Mom’s Grandmothers Flower Garden Quilt
Maker: Alyce Adair Wyckoff Broberg Eick
Owner: (daughter) Elaine Adair Broberg Bradford Moore, Alliance, Nebraska
Mom, age 21, made this quilt in 1936-37, while awaiting her first child, Kristin, my older sister. My folks lived in Chicago at that time. Mom loved color and gardens! The lively fabrics were from homemade garments for nieces, aged 3 or 4, who lived nearby with Uncle Bert and Aunt Kate.
This quilt had remained folded and unused (“save it for good!”) on Mom’s wood shelves in a farm bathroom for 25-30 years, and when the quilt was finally inspected, we were shocked to learn the wood acids had eaten holes clear through the quilt. The center fold lines across the quilt were GONE, including fabric in the rosettes and pathways. Other places, while still intact, were weakened or shredded. The binding needed replacing and the quilt was very dirty. Then it came to me, “the quilter”, and it sat another 10 years, but NOT on a wood shelf.
I didn’t know the “right” approach to repair this quilt – the general consensus was that “Hexagons were difficult!” One day in 2014, I gathered courage, template plastic, hand sewing materials, repro fabrics, and started making hexagon rosettes. After a few false starts, several poorly made templates, I realized, I LIKED this process and in one week, had the 5 rosettes needed. I was addicted!!!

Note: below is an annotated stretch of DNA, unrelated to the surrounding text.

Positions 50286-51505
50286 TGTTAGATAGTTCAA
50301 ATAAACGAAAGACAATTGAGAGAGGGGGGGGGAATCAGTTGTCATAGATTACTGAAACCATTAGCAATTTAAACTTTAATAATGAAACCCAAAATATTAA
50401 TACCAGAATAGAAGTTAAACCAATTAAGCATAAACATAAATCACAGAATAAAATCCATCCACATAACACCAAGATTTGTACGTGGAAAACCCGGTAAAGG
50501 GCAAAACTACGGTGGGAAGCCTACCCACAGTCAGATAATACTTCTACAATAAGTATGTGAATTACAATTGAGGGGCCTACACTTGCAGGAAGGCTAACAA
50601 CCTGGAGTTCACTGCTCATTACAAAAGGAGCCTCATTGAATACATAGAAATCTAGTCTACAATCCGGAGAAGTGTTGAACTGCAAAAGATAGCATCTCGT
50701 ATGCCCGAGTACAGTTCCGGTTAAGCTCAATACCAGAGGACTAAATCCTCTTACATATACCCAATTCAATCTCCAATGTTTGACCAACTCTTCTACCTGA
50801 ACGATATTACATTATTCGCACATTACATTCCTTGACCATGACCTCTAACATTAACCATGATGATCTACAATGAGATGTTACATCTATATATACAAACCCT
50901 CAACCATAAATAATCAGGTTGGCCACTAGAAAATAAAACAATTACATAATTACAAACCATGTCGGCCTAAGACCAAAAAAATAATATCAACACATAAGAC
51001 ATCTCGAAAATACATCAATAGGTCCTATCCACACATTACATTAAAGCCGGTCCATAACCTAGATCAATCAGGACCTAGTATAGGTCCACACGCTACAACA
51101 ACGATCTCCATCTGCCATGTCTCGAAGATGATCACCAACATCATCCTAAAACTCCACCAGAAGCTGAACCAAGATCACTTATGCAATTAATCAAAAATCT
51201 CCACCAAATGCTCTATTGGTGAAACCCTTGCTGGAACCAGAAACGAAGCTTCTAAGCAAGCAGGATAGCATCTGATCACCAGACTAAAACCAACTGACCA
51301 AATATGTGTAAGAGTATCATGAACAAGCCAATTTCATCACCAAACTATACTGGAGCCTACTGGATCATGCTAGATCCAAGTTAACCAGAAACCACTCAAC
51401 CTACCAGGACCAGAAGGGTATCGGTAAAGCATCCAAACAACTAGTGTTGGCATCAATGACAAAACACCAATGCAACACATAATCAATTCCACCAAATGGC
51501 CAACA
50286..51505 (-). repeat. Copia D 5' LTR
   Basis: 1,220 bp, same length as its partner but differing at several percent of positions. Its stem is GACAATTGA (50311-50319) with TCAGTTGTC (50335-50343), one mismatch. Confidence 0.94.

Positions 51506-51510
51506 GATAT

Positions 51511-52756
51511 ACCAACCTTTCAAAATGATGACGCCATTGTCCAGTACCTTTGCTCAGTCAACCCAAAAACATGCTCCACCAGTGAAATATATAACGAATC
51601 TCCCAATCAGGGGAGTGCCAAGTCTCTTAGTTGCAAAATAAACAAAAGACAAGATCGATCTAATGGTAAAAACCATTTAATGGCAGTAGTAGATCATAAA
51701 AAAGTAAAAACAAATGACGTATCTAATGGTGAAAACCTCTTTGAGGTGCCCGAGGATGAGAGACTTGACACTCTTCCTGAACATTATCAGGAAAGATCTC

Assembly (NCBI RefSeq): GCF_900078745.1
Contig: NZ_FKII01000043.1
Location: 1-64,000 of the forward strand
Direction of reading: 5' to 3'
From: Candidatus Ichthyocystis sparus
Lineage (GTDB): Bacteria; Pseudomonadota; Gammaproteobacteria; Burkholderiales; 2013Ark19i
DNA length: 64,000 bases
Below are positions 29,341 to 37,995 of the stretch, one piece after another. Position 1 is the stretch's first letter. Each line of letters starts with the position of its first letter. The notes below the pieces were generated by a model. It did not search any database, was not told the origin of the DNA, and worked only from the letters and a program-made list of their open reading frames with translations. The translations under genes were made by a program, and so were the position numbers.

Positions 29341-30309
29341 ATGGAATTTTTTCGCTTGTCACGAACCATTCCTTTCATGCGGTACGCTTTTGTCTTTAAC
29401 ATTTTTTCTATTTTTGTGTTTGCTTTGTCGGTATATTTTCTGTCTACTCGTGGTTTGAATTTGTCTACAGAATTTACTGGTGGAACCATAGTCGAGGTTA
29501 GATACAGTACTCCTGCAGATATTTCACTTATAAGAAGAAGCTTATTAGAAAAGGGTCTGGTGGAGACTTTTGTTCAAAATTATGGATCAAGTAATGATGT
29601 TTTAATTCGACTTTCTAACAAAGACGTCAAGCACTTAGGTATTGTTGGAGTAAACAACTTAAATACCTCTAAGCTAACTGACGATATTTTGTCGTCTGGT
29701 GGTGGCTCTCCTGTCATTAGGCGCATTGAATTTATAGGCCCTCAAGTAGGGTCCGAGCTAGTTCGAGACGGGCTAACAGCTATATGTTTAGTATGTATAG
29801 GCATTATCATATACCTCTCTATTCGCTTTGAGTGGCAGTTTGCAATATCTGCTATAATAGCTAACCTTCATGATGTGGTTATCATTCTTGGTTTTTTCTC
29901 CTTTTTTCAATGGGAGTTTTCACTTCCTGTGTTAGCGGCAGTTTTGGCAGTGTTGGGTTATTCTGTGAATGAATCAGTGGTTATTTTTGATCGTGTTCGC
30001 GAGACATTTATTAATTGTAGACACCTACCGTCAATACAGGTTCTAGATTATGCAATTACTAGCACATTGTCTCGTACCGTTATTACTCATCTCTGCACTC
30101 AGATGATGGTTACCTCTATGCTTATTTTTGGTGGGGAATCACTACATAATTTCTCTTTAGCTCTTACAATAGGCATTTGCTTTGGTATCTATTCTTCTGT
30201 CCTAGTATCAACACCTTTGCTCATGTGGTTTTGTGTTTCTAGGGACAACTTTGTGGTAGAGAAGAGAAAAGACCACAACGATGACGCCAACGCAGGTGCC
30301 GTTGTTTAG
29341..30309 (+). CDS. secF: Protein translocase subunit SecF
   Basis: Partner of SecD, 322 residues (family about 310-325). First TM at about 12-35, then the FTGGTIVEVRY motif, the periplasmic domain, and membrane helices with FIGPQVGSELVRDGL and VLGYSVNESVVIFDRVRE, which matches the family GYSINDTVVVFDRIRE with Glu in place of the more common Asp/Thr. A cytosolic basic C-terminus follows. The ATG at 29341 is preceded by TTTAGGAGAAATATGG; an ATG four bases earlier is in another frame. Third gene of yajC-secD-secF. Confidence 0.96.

I remade entire or partial rosettes and hand appliqued them over the partially destroyed parts. I did NOT remove the damaged parts, but left them in, and did not remove any of Mom’s hand quilting. The new fabrics blended in very well! For the back areas that were so damaged or gone along that fold line, I cut a strip of thin cotton batting and backing along the entire width, and quilted it all together from the front. In places that were not damaged, I basted the front to the back with blind basting stitches. I replaced the worn binding, and gently machine washed the quilt one time. My purpose was to repair the quilt, not make it look like new.
I still hear my Mom’s preaching -- “It’s never as hard as you think it is.” I am the only quilter in my family – it was up to me to save it.